and they gave me a good "deal" (I guess) on it.

When I got home, I was delighted that Mary Jane
loved them.
As pretty as it is, Tongli can still be a tourist trap (above).  I'm not
sure what the message is at left, but it sounds like something that
was well meant.
In a respite from the big cities of Beijing and Shanghai, we spent a day in Suzhow and Tongli.  Tongli, in particular, has been
called "The Venice of the East."  We even took a gondola ride on one the city's many canals.  Sometimes, friendly schoolkids
(below) would gather on bridges to wave to tourists.  It was nice.

When we were there, we caught up with Jennifer and her friend Mark, who had met up with a former student of hers (below
right) and were taking a "private tour" of the town.

I think it's fair to say that the
Chinese will eat anything, from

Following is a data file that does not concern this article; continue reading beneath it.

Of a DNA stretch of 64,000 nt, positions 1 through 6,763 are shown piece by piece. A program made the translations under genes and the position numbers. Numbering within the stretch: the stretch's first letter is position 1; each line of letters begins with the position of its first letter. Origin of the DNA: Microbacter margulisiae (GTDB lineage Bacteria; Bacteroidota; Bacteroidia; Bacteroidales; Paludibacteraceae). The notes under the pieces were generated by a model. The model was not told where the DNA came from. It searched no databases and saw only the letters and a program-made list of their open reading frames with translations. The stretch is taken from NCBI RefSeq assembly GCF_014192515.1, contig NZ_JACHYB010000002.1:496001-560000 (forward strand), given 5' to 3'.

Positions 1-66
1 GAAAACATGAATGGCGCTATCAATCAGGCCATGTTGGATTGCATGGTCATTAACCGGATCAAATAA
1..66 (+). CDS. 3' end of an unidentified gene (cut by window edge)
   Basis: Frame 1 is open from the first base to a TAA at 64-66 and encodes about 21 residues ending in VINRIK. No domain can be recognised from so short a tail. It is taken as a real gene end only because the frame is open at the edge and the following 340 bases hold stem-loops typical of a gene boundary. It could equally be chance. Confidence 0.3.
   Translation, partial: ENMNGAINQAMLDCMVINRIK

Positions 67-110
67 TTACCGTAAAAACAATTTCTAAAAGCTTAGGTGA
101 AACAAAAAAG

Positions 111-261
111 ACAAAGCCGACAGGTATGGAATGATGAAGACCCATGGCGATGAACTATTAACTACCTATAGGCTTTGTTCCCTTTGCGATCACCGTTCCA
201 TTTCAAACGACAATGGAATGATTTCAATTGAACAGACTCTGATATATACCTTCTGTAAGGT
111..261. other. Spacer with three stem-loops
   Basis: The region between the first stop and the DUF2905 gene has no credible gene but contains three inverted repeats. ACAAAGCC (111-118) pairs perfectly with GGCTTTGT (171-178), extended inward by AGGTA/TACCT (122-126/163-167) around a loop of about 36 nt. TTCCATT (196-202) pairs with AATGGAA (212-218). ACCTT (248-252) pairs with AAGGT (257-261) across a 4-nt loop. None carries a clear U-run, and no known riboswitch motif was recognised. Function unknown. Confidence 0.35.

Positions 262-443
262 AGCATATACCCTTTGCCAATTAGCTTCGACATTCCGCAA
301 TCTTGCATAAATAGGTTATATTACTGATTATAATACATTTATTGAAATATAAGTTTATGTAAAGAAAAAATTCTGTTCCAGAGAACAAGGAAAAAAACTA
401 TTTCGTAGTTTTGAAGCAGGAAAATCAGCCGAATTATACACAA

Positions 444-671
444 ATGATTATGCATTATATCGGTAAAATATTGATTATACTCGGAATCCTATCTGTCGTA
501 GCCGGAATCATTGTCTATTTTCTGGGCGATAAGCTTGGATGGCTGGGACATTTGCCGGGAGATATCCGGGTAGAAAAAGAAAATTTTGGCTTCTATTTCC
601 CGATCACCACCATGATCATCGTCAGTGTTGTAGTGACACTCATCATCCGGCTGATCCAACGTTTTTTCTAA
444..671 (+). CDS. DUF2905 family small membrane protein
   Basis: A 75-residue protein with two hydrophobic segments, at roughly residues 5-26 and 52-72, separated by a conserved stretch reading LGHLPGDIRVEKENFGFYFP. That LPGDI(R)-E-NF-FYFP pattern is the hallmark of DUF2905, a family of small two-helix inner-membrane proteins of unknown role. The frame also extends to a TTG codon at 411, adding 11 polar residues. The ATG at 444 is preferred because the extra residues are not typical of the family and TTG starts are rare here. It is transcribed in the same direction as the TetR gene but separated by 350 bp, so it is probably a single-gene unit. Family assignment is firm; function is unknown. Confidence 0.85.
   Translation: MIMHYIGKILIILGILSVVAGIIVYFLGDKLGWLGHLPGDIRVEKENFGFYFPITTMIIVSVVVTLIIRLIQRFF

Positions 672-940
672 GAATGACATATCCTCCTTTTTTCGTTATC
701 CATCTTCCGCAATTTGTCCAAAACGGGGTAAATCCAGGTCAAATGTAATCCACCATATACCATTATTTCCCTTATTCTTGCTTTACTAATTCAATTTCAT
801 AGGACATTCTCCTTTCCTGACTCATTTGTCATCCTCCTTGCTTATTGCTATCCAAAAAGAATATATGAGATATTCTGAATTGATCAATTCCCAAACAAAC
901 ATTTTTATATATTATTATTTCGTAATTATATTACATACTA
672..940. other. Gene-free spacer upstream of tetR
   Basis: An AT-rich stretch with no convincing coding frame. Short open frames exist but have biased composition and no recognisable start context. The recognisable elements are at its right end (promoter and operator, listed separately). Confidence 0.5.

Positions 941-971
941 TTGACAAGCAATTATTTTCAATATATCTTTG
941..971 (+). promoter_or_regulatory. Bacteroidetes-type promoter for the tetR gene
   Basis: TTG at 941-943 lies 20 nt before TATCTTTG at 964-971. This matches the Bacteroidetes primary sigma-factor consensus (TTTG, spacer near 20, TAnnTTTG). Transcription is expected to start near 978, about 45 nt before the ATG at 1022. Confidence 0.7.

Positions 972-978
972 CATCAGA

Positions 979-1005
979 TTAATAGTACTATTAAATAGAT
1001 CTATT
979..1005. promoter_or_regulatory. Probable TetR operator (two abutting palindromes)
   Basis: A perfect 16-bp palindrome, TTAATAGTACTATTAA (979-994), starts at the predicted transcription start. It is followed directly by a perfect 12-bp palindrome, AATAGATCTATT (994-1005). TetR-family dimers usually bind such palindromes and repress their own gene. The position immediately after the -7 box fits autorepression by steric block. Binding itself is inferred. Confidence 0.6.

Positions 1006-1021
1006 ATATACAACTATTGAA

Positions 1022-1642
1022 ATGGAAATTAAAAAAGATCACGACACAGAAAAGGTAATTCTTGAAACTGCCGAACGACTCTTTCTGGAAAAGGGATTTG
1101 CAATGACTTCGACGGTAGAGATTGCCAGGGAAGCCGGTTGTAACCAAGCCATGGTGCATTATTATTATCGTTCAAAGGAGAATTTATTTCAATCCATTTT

"delicious gruel" (above) to whatever
that is below.

Most of what we were served on the
trip was pretty tasty, but frankly, I
have to say that my favorite meal on
the trip was the anchovy pizza I had at
a restaurant called Bellagio in
"Liao Liao!"

Apparently, it means "puppy".

This is actually the dog I ever saw in
China that was on a leash.
No, they just don't want you to honk
your car horn in the hotel driveway.
The Temple of Heaven was a highlight of our last day in Beijing.  In
addition to its historical significance, its location on a vast tract in the
middle of the city makes it a magnet for retirees and others looking
for escape from the house.  While we were there, we heard several a
capella singing groups singing what we were told were folk songs.  
Jim, our guide, said that in China, people just like to get together and
sing.   (That sounds suspicious to me.)

Also, people with something on their mind, like the gentleman in the
photo above right, will grab a paint brush and write a message on the
sidewalk in water.   The message freezes into ice and remains in place
for as long as the freeze lasts.

Each of the shrines at the Temple of Heaven has a money box out
front so that visitors could drop a yuen or two as a "sacrifice".